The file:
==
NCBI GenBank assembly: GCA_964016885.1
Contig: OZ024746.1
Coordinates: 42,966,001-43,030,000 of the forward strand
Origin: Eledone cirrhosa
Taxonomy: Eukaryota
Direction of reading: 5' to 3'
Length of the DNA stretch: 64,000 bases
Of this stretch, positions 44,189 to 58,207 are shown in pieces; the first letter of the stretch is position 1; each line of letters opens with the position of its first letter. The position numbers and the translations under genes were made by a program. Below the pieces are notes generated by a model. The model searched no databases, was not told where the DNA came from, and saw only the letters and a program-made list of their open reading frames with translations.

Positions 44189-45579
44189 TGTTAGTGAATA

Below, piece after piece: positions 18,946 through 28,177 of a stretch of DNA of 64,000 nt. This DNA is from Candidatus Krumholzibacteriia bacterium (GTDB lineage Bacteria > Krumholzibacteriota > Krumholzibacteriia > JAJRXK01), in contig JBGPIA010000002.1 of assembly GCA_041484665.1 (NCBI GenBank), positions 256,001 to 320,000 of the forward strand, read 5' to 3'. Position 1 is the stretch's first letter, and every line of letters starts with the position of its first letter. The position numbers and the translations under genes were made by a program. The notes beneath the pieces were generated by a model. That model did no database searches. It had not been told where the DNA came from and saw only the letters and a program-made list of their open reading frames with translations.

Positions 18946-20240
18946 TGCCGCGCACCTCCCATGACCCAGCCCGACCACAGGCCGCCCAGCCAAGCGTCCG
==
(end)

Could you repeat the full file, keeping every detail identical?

NCBI GenBank assembly: GCA_964016885.1
Contig: OZ024746.1
Coordinates: 42,966,001-43,030,000 of the forward strand
Origin: Eledone cirrhosa
Taxonomy: Eukaryota
Direction of reading: 5' to 3'
Length of the DNA stretch: 64,000 bases
Of this stretch, positions 44,189 to 58,207 are shown in pieces; the first letter of the stretch is position 1; each line of letters opens with the position of its first letter. The position numbers and the translations under genes were made by a program. Below the pieces are notes generated by a model. The model searched no databases, was not told where the DNA came from, and saw only the letters and a program-made list of their open reading frames with translations.

Positions 44189-45579
44189 TGTTAGTGAATA

Below, piece after piece: positions 18,946 through 28,177 of a stretch of DNA of 64,000 nt. This DNA is from Candidatus Krumholzibacteriia bacterium (GTDB lineage Bacteria > Krumholzibacteriota > Krumholzibacteriia > JAJRXK01), in contig JBGPIA010000002.1 of assembly GCA_041484665.1 (NCBI GenBank), positions 256,001 to 320,000 of the forward strand, read 5' to 3'. Position 1 is the stretch's first letter, and every line of letters starts with the position of its first letter. The position numbers and the translations under genes were made by a program. The notes beneath the pieces were generated by a model. That model did no database searches. It had not been told where the DNA came from and saw only the letters and a program-made list of their open reading frames with translations.

Positions 18946-20240
18946 TGCCGCGCACCTCCCATGACCCAGCCCGACCACAGGCCGCCCAGCCAAGCGTCCG